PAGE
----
The Ronja Storm, our newest wellboat, is expected to arrive in Hobart between the 18th-20th of February.
Upon arrival she will undergo a biosecurity and customs check which will include ballast water checks.
Once cleared, she will undergo several Pilot trips then officially commence operations in Storm Bay.
The Ronja Storm has the capability to create freshwater from seawater via reverse osmosis through an on-water desalination plant (which can produce 16.8ML of freshwater per day; or over 200,000 average sized baths for humans).
Water is taken into the vessel from the sea and turned into freshwater. In addition, the water can be used up to 12 times before being treated and returned to sea (while that is possible, our processes include an inspection of water quality after four uses).
Of each intake of seawater, 50 per cent is turned into freshwater for bathing and the other 50 per cent is cleaned (following filtration) and released back into the ocean with the additional salt and mineral content from the treated seawater. This water produced by reverse osmosis (RO) is of a higher quality than water from a freshwater river, meaning a greater density of fish is able to be treated at any given time. All water used in the RO process is filtered in a three-stage process down to a particle size of five microns.
The seawater will always be returned to the same lease from which it was taken.
Discharge of ballast water
The freshwater ballast has been generated through reverse osmosis and will be certified upon arrival through Federal Department of Environment, and any discharge will be in accordance with the Commonwealth Biofouling Management Guidelines.
As with any new vessel entering Australian waters, AMSA will conduct an initial inspection (organised by DNV-GL Norway, the Class Society responsible for undertaking the survey).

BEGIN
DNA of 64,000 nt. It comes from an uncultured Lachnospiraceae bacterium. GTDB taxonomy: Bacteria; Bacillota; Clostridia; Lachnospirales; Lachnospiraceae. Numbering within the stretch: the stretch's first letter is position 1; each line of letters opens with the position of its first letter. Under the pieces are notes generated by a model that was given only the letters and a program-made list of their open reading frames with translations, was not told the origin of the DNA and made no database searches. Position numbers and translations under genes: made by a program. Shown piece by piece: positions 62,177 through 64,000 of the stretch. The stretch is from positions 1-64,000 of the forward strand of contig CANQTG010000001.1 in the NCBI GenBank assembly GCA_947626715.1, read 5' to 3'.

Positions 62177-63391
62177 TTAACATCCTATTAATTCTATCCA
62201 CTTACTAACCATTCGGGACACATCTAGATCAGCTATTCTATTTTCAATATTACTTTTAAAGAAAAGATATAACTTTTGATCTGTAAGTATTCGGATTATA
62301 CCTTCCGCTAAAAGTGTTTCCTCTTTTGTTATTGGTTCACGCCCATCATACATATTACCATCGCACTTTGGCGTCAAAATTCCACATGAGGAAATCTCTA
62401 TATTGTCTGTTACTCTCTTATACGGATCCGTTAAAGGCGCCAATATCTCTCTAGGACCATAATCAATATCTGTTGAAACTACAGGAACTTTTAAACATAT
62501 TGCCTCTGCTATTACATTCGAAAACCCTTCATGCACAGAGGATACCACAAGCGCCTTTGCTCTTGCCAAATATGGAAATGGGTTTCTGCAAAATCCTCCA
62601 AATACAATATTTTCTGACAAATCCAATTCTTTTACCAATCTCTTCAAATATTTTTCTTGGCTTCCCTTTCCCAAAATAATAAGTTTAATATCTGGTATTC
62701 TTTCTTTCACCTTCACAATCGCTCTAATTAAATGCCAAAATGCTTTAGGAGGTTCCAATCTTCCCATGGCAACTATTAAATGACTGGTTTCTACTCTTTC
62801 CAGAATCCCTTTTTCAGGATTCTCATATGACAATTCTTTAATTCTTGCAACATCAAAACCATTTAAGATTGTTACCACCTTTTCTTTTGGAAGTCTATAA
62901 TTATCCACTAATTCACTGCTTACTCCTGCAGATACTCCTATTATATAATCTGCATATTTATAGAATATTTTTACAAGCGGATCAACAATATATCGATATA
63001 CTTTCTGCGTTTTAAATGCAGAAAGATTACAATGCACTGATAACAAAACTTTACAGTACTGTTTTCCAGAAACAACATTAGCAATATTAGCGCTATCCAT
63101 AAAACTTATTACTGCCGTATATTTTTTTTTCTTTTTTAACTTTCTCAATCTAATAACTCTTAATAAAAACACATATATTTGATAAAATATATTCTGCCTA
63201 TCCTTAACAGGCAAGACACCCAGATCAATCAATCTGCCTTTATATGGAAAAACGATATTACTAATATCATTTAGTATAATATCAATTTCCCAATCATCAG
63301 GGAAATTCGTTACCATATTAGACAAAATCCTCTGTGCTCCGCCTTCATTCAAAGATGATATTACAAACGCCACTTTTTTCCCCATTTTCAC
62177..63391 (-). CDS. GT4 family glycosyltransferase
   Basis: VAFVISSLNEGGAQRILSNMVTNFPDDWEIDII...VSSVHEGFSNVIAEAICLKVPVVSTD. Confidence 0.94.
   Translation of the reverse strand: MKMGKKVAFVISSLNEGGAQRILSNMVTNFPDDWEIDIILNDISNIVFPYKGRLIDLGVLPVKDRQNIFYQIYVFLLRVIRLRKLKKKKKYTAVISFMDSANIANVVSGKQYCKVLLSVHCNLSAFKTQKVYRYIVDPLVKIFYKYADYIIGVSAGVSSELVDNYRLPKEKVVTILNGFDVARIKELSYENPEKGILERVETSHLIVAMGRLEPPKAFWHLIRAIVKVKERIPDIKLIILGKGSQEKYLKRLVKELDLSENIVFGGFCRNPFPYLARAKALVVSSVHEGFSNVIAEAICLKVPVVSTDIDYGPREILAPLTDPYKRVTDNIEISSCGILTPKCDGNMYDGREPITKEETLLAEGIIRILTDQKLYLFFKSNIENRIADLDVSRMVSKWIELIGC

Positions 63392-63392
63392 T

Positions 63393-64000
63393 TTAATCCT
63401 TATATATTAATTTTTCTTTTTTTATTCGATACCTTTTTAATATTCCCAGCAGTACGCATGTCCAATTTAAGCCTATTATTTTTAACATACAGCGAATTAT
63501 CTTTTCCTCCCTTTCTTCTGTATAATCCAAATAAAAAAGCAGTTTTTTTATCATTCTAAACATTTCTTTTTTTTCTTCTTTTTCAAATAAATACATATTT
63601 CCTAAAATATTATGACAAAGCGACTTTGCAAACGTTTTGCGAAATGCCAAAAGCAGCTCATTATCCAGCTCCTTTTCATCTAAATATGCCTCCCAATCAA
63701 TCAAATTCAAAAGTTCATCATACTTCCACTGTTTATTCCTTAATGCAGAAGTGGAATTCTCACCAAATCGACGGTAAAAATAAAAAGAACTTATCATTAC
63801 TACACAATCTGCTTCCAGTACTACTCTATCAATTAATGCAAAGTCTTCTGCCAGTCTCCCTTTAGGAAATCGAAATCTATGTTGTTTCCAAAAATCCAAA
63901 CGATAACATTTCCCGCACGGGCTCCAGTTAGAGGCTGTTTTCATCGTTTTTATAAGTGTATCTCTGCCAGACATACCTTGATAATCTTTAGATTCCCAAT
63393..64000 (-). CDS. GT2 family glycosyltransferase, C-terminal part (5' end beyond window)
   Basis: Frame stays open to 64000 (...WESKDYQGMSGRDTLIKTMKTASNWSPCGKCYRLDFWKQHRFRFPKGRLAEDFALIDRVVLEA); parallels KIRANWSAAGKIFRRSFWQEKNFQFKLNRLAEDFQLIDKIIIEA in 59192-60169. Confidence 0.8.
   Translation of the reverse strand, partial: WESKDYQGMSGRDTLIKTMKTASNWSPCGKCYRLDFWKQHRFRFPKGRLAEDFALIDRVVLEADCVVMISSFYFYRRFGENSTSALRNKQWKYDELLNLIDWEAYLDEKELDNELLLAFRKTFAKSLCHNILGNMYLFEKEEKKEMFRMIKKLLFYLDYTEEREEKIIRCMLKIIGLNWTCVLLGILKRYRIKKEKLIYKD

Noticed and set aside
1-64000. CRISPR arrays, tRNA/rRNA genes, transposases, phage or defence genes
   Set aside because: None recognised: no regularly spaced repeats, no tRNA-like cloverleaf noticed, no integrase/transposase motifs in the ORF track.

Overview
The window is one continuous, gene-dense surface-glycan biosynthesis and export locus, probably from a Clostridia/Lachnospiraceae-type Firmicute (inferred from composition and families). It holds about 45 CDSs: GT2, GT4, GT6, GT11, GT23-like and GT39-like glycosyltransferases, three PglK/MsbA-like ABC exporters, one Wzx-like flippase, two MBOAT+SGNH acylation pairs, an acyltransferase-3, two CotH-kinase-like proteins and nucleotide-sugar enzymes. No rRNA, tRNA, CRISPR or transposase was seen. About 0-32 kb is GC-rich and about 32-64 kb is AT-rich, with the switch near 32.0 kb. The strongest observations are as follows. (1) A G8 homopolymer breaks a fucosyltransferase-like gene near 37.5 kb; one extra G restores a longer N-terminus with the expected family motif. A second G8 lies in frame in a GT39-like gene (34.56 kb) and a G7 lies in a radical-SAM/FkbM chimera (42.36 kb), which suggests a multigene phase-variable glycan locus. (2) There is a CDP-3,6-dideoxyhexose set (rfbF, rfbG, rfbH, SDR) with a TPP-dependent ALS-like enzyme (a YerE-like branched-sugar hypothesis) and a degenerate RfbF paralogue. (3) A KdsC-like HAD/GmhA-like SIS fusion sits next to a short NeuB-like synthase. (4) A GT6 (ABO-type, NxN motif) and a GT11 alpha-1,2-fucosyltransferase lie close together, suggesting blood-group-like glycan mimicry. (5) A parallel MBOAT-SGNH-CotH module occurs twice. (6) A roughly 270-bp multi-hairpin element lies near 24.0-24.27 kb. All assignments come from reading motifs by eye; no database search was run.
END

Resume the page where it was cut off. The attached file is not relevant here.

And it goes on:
The Ronja Storm is fitted with the latest power system which utilises multiple variable speed generators which adjust the number of units in operation as well as engine speed, to meet required power demand. This is achieved by generating power at 690VAC with variable frequency and converting it to DC inside the main switchboard, and transmitting it through the ship using 1,000VDC and 700VDC grids.
Electrical power is then converted back to the required AC voltage by frequency converters which control electric motor speed. As a result, the system achieves a significant reduction in fuel consumption, and noise and exhaust emissions.
The power generation and propulsion system is designed to operate at a maximum sound pressure of 35 decibels (dB) which is a reduction of 90 per cent when compared to Ronja Huon’s designed noise pressure of 45dB (the Bel scale is logarithmic so an increase of 10dB increases sound pressure by 10 times, and increase of 20dB increases it by 100 times).
To compare this with some common household white goods, the quietest dishwasher available produces 40dB and an average domestic refrigerator produces 45dB. Noise testing has been undertaken and results are available upon request.